8 You can live on your own or with your baby s father and apply for cash aid if: You don t have a parent or adult relative who will let you live with them, You or your child s safety would be at risk if you live with a parent or relative, OR You lived apart from your parents for at least 12 months before your child was born or before you applied for CalWORKS You are emancipated or married. Tip: The rules about where you can live to be eligible for CalWORKS do not apply to Cal Fresh and Medi-Cal. So even if you are denied CalWORKS, you may still be eligible for Cal Fresh and Medi-Cal benefits. Tip: If you need aid from CalWORKS and are not living with your parents, don t give up! See if you can live with any of your relatives (grandparents, cousins, etc). If you can t find a relative to live with, apply anyway and tell the worker how your situation falls into one of the exceptions. If you are told you can t get CalWORKS because you don t live at home, you can appeal. Question: If I m pregnant, can I start getting CalWORKS before I have my baby? Answer: You can start getting aid during your pregnancy if you are having your first child, you are a US citizen or legal permanent resident, and you don t already receive aid. Question: I heard there is a new rule that says if you are already on CalWORKs and you have another baby, you can t get any more aid. Does this apply to me? Answer: This is the Maximum Family Grant rule (known as MFG). The rule says that if you are getting CalWORKs and have an additional child, you won t get any extra cash aid. This rule also means that if you live in a family that is getting CalWORKs for you and you have a child, the grant won t go up even if it is your first child! -5-

9 Wait! There are lots of exceptions to this Maximum Family Grant rule. For example, the rule doesn t apply if: The child was born less than 10 months after the family went on CalWORKs. The family was off aid for at least 2 months in a row in the 10 months before the birth of the child. The child was conceived as a result of failed IUD, Norplant or sterilization. The child was conceived as a result of rape or incest that was reported either before the child was born, or within three months after the child was born. The child s family did not receive written notice of the MFG policy at least 10 months before the birth. In addition, the MFG rule ends after you are off CalWORKs for two years, so you could get aid for your baby later. Tip: If DPSS says the Maximum Famikly Grant rule applies to you, check out the exceptions. Try to figure out a way to go off CalWORKs for at least 2 months before your baby is born. Even if you don t get cash aid because of the MFG rule you can still get Medi-Cal, Cal Fresh, child care and other benefits for your child. Question: What if I have a specific need for cash and I don t want to go on welfare? Answer: You can apply for one big payment (known as a lump sum diversion ). That means you will receive a one-time large payment for a specific need. For example, you might need cash to pay for utilities, car repair, work license, or emergency child care. Note: This will count toward the 60 month time limit should you later go on CalWORKS. The county will consider the following factors to decide if you qualify for a lump sum payment: -6-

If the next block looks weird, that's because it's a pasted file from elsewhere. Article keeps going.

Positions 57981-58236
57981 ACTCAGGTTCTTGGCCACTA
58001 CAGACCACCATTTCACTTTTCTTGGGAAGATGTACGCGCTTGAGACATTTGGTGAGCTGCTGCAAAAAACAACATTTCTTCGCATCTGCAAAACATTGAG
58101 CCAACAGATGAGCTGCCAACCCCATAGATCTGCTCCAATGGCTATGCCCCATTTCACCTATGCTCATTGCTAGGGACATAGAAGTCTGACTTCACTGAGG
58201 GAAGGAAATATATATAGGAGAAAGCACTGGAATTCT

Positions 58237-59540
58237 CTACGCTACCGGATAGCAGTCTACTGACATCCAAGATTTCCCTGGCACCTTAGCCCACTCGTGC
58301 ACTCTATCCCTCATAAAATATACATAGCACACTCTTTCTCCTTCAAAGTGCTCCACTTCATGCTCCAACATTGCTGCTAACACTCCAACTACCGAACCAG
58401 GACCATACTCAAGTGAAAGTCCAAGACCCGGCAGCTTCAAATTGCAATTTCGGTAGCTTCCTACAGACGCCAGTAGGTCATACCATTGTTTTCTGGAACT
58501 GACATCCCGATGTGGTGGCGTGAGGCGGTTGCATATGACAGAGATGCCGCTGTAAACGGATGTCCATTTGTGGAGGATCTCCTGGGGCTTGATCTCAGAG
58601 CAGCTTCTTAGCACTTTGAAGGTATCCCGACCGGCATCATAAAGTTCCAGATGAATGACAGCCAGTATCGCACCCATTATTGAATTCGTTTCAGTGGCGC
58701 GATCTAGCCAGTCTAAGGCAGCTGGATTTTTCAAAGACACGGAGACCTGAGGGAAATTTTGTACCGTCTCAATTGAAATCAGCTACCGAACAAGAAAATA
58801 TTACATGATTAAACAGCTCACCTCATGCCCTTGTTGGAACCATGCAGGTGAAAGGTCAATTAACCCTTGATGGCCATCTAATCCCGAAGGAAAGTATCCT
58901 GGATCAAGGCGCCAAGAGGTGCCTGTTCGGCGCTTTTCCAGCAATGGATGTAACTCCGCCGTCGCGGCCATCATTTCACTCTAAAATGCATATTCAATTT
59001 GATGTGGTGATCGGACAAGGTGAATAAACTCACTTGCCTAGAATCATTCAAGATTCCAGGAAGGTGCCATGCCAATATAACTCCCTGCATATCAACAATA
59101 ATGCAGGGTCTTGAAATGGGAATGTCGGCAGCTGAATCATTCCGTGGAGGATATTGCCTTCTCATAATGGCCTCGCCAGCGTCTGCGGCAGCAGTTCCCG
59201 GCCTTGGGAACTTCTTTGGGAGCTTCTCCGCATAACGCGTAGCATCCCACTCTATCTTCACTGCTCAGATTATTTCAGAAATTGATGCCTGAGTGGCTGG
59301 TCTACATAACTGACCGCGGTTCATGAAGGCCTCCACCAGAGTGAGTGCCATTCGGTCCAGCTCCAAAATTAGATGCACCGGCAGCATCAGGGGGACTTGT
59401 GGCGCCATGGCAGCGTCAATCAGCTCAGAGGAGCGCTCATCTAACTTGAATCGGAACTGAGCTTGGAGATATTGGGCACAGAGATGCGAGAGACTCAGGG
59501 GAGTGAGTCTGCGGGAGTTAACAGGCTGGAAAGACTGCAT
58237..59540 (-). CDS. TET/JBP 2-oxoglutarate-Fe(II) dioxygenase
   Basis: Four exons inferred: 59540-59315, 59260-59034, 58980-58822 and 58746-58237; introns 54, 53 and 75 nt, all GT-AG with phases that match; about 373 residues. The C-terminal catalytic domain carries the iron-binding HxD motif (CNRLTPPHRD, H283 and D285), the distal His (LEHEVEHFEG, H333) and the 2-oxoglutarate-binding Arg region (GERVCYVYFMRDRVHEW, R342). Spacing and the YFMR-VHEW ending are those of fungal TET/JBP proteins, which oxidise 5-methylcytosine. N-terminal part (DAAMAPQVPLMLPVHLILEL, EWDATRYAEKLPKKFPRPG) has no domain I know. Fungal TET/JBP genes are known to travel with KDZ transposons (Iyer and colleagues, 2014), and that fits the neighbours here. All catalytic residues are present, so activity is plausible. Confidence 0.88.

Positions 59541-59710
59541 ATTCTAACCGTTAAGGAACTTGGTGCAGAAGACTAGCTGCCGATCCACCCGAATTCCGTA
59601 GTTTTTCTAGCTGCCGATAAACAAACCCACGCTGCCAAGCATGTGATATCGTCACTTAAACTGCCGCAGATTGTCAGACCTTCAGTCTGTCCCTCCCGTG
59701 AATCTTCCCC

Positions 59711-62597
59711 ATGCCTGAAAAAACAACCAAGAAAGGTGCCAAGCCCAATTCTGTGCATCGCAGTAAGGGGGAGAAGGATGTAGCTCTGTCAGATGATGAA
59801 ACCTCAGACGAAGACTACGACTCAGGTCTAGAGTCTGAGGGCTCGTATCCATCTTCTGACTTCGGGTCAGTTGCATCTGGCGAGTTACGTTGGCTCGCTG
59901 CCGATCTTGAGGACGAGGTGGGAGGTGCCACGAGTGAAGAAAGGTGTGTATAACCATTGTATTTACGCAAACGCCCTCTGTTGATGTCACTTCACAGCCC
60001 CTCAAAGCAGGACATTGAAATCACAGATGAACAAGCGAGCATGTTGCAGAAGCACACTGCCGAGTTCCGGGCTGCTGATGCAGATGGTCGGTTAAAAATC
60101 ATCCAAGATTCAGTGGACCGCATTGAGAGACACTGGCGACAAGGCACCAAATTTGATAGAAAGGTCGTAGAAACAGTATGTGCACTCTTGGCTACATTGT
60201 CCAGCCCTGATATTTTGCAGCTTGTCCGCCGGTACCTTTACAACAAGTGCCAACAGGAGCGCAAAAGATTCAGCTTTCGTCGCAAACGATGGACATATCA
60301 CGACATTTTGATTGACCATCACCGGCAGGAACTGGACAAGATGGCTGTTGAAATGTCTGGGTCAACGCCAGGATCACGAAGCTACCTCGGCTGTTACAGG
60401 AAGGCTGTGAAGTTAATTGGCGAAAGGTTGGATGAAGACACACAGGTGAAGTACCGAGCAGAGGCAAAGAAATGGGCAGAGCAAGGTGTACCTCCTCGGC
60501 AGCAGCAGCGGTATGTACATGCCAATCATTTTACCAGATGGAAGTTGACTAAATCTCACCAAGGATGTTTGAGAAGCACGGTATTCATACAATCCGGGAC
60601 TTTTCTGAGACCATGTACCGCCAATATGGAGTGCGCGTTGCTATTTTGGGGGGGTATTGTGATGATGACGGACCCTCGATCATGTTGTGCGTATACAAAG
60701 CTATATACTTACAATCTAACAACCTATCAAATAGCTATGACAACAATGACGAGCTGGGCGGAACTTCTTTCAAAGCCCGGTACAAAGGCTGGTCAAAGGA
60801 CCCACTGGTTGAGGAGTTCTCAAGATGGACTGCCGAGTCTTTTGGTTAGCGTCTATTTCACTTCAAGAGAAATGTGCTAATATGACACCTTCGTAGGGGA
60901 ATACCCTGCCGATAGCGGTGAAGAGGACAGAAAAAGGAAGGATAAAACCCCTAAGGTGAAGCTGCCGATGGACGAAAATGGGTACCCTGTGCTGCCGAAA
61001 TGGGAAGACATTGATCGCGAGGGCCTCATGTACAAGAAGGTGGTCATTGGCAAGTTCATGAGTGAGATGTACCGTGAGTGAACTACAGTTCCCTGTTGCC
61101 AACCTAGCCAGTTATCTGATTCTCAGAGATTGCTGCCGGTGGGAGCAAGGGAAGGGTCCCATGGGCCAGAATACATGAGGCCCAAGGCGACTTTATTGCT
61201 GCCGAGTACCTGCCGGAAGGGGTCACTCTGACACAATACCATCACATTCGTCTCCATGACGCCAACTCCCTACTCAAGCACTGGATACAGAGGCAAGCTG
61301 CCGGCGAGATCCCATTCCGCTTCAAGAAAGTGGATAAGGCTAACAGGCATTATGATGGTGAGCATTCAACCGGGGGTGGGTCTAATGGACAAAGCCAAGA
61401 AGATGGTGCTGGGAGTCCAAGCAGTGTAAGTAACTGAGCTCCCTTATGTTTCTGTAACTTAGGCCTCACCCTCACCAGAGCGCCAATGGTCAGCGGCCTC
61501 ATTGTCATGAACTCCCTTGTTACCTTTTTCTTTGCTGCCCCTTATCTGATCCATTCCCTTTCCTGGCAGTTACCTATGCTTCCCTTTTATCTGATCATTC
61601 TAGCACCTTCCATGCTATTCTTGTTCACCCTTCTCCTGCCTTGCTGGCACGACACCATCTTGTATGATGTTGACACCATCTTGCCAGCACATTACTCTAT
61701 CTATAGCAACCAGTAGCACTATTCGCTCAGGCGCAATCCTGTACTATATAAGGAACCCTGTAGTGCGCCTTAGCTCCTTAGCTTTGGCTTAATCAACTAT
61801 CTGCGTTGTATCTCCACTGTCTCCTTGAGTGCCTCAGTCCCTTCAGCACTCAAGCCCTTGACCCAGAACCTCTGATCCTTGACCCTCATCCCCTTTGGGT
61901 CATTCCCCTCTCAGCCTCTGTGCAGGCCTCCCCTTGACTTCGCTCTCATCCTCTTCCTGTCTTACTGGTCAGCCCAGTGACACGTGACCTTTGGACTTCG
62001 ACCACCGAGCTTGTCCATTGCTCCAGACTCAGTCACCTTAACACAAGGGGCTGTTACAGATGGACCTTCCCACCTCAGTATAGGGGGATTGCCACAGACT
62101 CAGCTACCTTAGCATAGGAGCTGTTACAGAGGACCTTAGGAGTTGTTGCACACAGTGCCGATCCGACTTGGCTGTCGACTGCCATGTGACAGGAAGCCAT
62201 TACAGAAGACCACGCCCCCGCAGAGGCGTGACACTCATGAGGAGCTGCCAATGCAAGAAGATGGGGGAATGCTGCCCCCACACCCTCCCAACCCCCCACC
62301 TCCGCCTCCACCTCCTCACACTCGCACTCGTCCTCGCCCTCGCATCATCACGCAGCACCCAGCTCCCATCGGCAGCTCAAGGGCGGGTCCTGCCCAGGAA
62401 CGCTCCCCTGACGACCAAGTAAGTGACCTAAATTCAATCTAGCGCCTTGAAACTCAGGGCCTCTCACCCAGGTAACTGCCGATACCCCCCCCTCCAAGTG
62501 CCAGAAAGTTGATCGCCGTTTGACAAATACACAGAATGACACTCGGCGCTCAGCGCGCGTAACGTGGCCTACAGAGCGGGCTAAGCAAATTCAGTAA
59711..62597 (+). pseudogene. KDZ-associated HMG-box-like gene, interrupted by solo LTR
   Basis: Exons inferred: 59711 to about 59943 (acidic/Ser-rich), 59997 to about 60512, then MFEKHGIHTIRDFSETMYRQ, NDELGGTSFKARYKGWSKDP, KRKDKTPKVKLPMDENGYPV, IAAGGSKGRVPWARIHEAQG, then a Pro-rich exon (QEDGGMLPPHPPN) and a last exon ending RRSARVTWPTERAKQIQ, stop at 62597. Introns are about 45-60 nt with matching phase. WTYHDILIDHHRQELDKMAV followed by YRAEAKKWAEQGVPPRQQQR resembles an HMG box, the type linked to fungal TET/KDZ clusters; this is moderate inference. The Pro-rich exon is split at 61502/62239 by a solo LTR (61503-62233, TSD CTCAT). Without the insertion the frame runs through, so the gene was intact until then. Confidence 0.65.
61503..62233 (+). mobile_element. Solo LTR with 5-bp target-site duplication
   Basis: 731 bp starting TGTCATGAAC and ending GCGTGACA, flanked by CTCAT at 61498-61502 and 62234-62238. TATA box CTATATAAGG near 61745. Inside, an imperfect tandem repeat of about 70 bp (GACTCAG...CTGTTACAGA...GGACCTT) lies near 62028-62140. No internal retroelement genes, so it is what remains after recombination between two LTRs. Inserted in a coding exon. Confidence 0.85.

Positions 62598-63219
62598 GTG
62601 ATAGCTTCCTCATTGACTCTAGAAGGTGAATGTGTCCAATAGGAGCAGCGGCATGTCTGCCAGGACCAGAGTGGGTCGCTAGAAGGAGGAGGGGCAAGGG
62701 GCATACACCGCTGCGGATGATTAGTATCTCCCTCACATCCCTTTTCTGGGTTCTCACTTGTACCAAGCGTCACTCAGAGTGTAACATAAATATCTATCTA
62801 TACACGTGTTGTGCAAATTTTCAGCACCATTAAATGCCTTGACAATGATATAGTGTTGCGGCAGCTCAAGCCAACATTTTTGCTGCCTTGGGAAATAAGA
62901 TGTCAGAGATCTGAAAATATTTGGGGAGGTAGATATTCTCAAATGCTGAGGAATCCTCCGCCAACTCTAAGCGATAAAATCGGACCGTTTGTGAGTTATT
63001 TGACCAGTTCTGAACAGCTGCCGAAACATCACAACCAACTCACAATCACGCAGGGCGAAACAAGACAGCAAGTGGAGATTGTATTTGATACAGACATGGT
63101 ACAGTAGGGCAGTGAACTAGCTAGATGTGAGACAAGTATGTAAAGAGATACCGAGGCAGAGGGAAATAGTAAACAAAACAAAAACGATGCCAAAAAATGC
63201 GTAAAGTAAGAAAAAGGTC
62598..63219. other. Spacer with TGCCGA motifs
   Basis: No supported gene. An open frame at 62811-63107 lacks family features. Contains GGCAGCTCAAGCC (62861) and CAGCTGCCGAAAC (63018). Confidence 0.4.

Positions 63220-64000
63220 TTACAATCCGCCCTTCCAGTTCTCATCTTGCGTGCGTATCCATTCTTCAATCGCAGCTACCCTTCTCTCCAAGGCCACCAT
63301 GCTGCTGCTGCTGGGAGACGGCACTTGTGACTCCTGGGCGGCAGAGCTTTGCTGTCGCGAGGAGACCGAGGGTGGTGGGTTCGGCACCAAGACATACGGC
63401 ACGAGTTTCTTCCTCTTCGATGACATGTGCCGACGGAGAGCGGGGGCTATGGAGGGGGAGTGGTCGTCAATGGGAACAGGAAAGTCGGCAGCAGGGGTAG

10 Your work history Your chances of finding full-time work quickly. Your need for cash assistance to pay for housing or unexpected expenses or work-related expenses. The stability of your housing. Whether you have a good plan for child care so you can work. If you have already exhausted your 60 month time clock Remember Lump sum payments are not considered income for the purpose of determining eligibility for Cal Fresh. The family is still eligible for Medi-Cal and child care assistance during the period covered by the lump sum payment. Tip: If you are eligible for CalWORKs and the lump sum payment, you get to choose which program to accept. What About School? Question: As a pregnant teen or teen parent, do I have to go to high school to get CalWORKs? Answer: If you are a teen parent and haven t finished high school, you have to be enrolled in Cal-Learn and attend school to get aid. You can get $100 up to 4 times a year for getting a C average or higher, and $500 when you graduate. Cal-Learn case managers can help you. You have to stay in Cal-Learn until you graduate from high school or turn 19. If you are over 19, and you need more time to finish high school or get a GED, you can choose to stay in Cal-Learn until you are

11 If you don t turn in your report card within 10 days of receiving it, or you get below a D average, Cal -Learn will take $100 off your grant. But you should not have your grant cut for having below a D average or not turning in a report card if there is good cause. Good cause may include being sick, unable to arrange child care, a death in the family, etc. Ask for a good cause hearing if you have a good reason for getting low grades or not turning in your report card. Question: What happens if I drop out of high school? Answer: This is a bad idea! As a teen parent in Cal-Learn, your grant will keep getting cut by $100, four times a year, because you don t have report cards to turn in. This will happen even if you are working. Also you will not get the $500 bonus for graduating from high school or passing the GED. As soon as you turn 18, the CalWORKS time limits and work rules will apply to you and it is hard to get a good job without a diploma! Tip: If you are having trouble in school, get help from your Cal-Learn worker, your teacher, counselor or another adult. You can also see if another education program works better for you. There are people who can help you. Don t give up! Tip: It is illegal for a school to kick you out or treat you badly because you are pregnant or have a baby. Get help if this happens to you. Read the Public Counsel booklet, Protect Your Future-Stay In School. Question: What happens when I finish high school or get my GED? Answer: Your worker is supposed to begin transitioning you to the GAIN program (Adult CalWORKS) a few weeks before you get your GED or graduate from high school. Gain is also known as welfare to work and it is designed to help people get a job so they can get off CalWORKs. GAIN activities include paid work, internships, job search and job readiness activities, etc. If you are over 18 and have your GED or diploma, you have to participate in GAIN unless you are: Caring for a child under 2, or two children under 6 ( you can only use these exceptions once). Pregnant, and your doctor says it is not sage for you to work. -8-